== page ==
I am not patient enough for all of that, so on the fuel economy loop, I drove the PowerStroke’d F-150 conservatively, but I drove in a manner that wouldn’t enrage other drivers around me. Basically, I drove the truck how I would drive it during my daily drive if I was low on fuel, and I averaged 29 miles per gallon. Mind you, that is in the thin Colorado air with traffic, stop lights and big hills, so getting near 30mpg without any special methods is impressive for a half-ton truck.

The Final Word
For decades, the truck community has been calling for half-ton trucks with diesel engines that combined performance, capabilities and fuel economy – and the new 3.0-liter PowerStroke answers those expectations perfectly. This is the diesel F-150 that Ford fans have been calling for to battle the EcoDiesel Ram 1500, with more power, more capabilities and better fuel economy – all of which lead to a great engine option for anyone who is looking for a truck that shines with and without a heavy load.


Greg (not verified)    May 4, 2018 - 3:06PM

I absolutely agree that Americans want diesel pickup trucks, but I'd disagree that we've yet to get one. Only those who want a fancy and expensive pickup north of $40K get a diesel pickup, but everyone who wants or needs a reasonable pickup is still waiting.

First up was the Ram 1500 with the Ecodiesel V6. They came close to giving America the first diesel pickup offering it as low as around $38K in a quad cab, but the problem is that at the time they offered their diesel, one could buy a Ram 1500 regular cab work truck for around $25K, so $13K more for a pickup that is more than some want or need in a pickup is a lot to pay extra for one with a diesel engine. I heard rumors that one could get a regular cab long bed for around $34K, and if that were true, then Ram truly got close to offering, but I never saw such an animal on a build site, nor did I ever see one in real life.

Then came a much-awaited 4 cylinder from GM. A 4 cylinder that's cast iron that uses solenoid injectors in a mid-size truck, south of 200 horsepower ought to be offered at a reasonable price right? Wrong! GM sells the Colorado and Canyon starting under $22K, but the cheapest Duramax diesel starts with 4 big doors, lots of fancy features and dedicated towing features and requires $36K. GM's entry was baffling to me. They went through great lengths to reduce costs for this diesel. They brought back cheaper solenoid injectors which left for a while when "clean" came to the diesel market; they use the cheapest material that can be used for an engine block. They have it built in Thailand, but yet they can't give it up for less than $14K over the base price of those trucks.

Now we have Ford's entry. Ford is normally very good at letting customers choose any of their engines even in the lower trims and smaller configurations. For example, you can build on their website the most basic F150 with the base 3.3L, the 2.7L twin turbo Ecoboost, and the 5.0L V8; adding a grand for each step up, and to get their top-tier engine, all one has to do is take a long bed and a little more money. But when the diesel came to market they've gone the way of GM. The F150 starts at or about $27.4K before destination. The cheapest diesel, however, requires Super Cab and Lariat trim and then an extra $4,000 bringing the truck that starts under $29K up to $46.4K for the cheapest version of the diesel.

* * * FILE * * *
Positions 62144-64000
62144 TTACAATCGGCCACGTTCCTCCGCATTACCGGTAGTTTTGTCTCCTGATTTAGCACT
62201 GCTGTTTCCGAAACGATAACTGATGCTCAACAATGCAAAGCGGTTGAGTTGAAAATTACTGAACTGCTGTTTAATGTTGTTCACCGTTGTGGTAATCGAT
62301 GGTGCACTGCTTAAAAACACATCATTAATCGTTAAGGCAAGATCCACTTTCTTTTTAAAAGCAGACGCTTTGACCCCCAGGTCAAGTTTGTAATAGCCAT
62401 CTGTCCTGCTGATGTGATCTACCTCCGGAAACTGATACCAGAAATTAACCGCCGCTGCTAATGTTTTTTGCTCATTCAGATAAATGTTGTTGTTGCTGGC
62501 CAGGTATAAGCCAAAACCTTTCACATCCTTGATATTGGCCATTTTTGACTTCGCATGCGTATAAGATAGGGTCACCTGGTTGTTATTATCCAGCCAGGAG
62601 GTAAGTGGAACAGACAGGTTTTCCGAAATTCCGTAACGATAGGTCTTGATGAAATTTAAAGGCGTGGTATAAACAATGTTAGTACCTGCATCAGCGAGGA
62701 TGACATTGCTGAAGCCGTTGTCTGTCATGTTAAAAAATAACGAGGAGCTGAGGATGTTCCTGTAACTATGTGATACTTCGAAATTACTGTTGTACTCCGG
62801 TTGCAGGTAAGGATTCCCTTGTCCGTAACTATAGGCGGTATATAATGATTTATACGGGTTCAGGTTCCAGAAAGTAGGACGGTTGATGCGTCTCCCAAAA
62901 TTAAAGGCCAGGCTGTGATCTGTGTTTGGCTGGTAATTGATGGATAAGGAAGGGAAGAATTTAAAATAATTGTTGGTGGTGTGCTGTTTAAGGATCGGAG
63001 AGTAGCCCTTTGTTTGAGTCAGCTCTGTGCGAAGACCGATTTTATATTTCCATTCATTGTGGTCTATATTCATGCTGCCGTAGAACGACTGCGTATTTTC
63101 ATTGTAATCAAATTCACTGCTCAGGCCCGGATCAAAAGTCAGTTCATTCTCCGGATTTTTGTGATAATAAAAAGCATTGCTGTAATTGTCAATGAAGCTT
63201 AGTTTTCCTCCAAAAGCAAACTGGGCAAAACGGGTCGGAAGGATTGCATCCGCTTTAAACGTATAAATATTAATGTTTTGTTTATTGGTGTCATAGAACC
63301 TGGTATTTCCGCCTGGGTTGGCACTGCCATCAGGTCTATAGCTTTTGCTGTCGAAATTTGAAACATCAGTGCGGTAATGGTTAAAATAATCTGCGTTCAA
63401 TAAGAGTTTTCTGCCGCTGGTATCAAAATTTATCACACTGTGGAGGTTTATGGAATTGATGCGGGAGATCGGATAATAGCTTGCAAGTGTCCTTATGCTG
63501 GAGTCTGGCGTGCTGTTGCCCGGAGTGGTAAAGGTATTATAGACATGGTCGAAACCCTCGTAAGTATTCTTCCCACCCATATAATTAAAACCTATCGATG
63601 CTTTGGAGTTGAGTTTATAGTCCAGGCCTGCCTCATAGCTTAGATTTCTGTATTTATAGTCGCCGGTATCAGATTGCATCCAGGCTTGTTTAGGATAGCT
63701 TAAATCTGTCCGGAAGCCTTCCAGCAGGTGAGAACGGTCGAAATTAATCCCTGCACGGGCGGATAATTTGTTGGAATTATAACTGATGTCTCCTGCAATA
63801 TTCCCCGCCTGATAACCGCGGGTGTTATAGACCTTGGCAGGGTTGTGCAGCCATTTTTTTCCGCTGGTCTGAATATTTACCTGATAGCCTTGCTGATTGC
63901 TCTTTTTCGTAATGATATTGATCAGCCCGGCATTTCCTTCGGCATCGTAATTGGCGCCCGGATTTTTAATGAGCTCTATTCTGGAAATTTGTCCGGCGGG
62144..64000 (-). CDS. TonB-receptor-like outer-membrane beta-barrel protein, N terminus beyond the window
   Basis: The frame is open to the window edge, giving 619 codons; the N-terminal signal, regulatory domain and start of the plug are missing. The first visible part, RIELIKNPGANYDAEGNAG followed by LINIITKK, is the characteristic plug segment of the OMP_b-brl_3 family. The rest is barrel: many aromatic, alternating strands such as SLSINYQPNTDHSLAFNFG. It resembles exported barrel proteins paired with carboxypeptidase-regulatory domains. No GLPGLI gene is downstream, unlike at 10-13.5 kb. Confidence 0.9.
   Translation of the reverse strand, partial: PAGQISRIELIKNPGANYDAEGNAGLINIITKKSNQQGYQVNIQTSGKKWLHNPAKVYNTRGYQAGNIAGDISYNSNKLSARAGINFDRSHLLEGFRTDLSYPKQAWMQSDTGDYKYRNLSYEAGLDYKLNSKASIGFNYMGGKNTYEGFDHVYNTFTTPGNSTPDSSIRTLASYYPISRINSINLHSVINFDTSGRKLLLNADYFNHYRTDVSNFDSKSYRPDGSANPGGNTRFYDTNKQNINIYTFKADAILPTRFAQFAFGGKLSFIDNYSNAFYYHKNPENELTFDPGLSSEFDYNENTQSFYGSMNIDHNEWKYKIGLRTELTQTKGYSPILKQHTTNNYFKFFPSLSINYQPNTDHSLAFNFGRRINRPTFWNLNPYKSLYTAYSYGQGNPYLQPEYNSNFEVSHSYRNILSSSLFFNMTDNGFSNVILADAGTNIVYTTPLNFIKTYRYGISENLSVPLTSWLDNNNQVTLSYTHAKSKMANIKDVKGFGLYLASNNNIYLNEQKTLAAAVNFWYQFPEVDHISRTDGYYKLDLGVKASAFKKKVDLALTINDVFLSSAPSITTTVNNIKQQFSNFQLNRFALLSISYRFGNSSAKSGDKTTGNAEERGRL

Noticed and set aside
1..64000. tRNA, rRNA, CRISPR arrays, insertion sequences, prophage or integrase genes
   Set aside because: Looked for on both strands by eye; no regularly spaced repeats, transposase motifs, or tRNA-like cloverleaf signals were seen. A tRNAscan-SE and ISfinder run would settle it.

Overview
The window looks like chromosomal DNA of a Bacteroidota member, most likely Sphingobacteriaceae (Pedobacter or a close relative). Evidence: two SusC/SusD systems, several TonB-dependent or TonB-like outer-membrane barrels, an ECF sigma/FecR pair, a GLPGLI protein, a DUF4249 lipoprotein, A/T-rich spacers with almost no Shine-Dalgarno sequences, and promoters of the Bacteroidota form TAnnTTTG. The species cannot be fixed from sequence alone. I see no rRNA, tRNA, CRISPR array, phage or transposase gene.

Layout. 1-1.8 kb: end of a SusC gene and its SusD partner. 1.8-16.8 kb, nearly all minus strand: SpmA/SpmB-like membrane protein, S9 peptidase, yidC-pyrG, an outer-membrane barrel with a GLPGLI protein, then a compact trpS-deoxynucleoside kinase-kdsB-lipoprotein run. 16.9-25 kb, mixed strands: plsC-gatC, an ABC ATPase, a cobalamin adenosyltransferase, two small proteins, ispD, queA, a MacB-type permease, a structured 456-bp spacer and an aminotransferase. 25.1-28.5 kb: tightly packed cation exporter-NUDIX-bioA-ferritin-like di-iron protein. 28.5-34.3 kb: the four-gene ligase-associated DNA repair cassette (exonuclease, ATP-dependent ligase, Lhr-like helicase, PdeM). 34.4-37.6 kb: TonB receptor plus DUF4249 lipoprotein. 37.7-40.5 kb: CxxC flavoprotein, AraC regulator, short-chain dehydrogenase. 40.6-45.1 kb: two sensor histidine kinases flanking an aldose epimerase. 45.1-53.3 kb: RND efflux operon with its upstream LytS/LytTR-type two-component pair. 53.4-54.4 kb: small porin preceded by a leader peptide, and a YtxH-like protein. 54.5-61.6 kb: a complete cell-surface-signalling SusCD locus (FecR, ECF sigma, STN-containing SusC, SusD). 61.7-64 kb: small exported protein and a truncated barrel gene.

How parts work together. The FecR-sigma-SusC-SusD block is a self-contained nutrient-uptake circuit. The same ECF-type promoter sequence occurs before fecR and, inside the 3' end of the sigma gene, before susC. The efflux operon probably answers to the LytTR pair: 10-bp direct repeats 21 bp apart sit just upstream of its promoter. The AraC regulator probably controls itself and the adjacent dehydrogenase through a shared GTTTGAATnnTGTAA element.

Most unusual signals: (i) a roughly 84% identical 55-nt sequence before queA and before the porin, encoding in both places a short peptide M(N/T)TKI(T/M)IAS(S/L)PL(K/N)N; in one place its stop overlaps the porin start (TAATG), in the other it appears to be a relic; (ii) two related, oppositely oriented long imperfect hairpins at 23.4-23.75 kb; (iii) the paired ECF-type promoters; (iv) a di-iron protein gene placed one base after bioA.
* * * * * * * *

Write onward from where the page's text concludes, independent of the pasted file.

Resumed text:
GM is up next with an all-new, American-designed, American built inline six. It'll probably used GCI block, but they'll likely use solenoid injectors and find some other cost savings since they'll the advantage of technological progress since this engine will be new from the ground up. But I can almost guarantee, as GM has done with the baby Duramax and the price of the Equinox / Terrain diesel, it'll come in at a high trim level/configuration, and then you'll add thousands of dollars to that price.

So I quit waiting on a diesel. I got a 2015 F150 with the 2.7L Ecoboost. I get 24 mpg lifetime, and it cost $27.8K brand new with chrome bumpers, cruise controls, power glass and mirrors and aluminum wheels. The diesel price starts at almost $19K more than my truck. No thanks. Don't need to carry a family. Don't want a monster truck. Don't want a fancy truck. Just a basic, modern pickup with a diesel engine. No one makes one and no one will. They cost too much to build and certify. I'll pass.

Richard Maag (not verified)    October 9, 2018 - 10:24AM

If you ever find yourself needing to fuel up at a truck stop you will not be able to get the hose into the cap less fuel fill. Ford knows this and will not do anything to correct it. Do don’t get yourself in that situation. I love my truck. Averaging 23.8 combined. 4500 miles. Dissatisfied that Ford doesn’t think fueling at a truck stop is normal

gregsfc (not verified)    October 13, 2018 - 7:57AM

This has a lot to do with the trucking industry not wanting non-truckers in their lines. Almost no new light-duty vehicles are being built to handle these larger nozzles. Someone needs to come out with an adapter, and that puts oil burners back in their lines, which sometimes, is the only diesel fuel available at some stops; and it also keeps oil-burner light-duty folks from having to wait in line behind inconsiderate gas hogs who pull right up to the diesel pump when the other islands are available.